Promoting a positive performance culture
Developing a positive performance culture where every student is encouraged to give music a try has helped music teacher Scott Maxwell not only transform music education at his school, but has also led to him being named the 2018 ARIA Music Teacher of the Year.
At Grant High School in South Australia, Maxwell says there’s a place in the music program for every student – even those who don’t want to play an instrument.
‘There’s performance opportunities left, right and centre for these kids,’ Maxwell tells Teacher. This offering exists for students who want to play instruments, but also those who might be more interested in managing the lighting, set-design, or live sound.
A focus on performing
Maxwell introduced a Music Performance subject to the school about six years ago in an effort to engage students.
The hands-on program focuses on engaging students in the performance aspects of the curriculum – it doesn’t attend to any theory that is not directly related to the practical learning they’re doing.
‘I saw so many great musicians in my class just glaze over when I started talking theory,’ Maxwell explains. ‘And I could see I was losing them, and it was absolutely breaking my heart to see these kids that I knew were going to be fantastic musicians, but they weren’t interested in theory.’
Maxwell says students who play guitar in this subject, for example, would need to know and understand the chords they’re playing, but most of the emphasis is placed on performance and encouraging the students to get on stage.
Maxwell also ensures students have the opportunity to play an instrument of their choice.
‘I know a lot of programs around the country all talk about balance; and they try to balance their music programs out by having particular people playing particular instruments … [but] I have bands with three bass guitars and two drummers, which is a bit of a no-no,’ Maxwell says.
‘But, if that’s their instrument, if that’s what they like playing, I don’t want to tell them to go off and play the trombone that they don’t like playing because they’re just going to not want to play it. I don’t want to force instruments that they don’t connect to.’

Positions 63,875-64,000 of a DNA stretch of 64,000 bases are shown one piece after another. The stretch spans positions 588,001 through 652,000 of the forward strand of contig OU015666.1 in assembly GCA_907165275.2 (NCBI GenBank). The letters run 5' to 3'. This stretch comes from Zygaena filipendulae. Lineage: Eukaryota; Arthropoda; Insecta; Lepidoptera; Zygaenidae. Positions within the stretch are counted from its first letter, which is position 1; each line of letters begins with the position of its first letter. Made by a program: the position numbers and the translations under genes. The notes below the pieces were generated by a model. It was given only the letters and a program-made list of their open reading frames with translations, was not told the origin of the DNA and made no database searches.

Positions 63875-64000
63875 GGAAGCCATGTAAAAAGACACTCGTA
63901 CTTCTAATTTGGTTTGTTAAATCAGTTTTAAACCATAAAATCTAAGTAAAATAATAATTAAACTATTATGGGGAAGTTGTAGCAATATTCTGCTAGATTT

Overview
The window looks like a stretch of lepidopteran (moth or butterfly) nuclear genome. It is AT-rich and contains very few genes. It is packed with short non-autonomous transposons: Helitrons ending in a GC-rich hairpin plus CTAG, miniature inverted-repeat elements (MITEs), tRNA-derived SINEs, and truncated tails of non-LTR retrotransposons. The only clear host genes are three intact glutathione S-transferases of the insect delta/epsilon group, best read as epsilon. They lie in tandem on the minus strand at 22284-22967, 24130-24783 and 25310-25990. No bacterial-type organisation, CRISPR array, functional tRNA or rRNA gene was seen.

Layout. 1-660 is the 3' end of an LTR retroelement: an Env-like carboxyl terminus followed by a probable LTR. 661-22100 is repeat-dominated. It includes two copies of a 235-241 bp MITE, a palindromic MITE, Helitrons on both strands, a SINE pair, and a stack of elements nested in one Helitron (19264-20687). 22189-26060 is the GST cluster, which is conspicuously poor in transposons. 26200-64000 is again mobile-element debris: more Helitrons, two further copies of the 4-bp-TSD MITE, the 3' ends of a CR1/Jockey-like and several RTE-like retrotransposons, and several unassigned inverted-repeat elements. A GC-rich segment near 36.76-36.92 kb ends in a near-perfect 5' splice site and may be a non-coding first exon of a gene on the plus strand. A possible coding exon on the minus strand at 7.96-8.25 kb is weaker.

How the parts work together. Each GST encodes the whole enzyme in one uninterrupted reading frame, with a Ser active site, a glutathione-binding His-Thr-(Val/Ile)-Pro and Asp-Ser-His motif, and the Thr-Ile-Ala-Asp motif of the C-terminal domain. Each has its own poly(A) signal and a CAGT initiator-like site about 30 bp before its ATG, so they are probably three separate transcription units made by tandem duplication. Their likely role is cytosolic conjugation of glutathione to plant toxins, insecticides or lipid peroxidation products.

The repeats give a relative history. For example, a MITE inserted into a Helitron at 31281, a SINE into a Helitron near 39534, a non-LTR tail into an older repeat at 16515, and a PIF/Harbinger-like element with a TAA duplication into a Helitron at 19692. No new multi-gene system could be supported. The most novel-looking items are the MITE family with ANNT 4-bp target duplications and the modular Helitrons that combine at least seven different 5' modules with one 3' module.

Tackling performance anxiety
Mini performances take place every two weeks in various locations around the school including the canteen and courtyard. This means many students who may be reluctant to perform often end up giving it a go.
‘I see it all the time from kids who – when they come in junior school – they are so scared, but by the time they’re in senior school, they just want to perform. They’re coming up and they’re asking when the next gigs are.’
As well as this, Maxwell is conscious of downplaying the perceived importance of performing to students, to breakdown the commonly held belief where performers must be perfect every time.
‘It’s not just these elite kids that are up the front, smashing it every time, but we’ve got kids up there publically having a go … that’s what we’ve been able to create here with just the amount of performances we do,’ he says.
‘It’s very rare to find a kid that hasn’t connected with music on some level … it’s a matter of finding what it is within music that they can connect to.’
Stay tuned: Tomorrow, we take a closer look at how Maxwell approaches the task of engaging students with varying backgrounds in music and why he writes the school’s musicals from scratch.
How you would describe the performance culture at your school? What are you already doing well? What steps could you take to encourage more students to have a go at performing?
Scott Maxwell says presenting performing as something that isn’t scary, or something only perfect musicians can do, has helped him tackle performance anxiety amongst students. In your classroom, what approaches have helped you ease performance anxiety with students?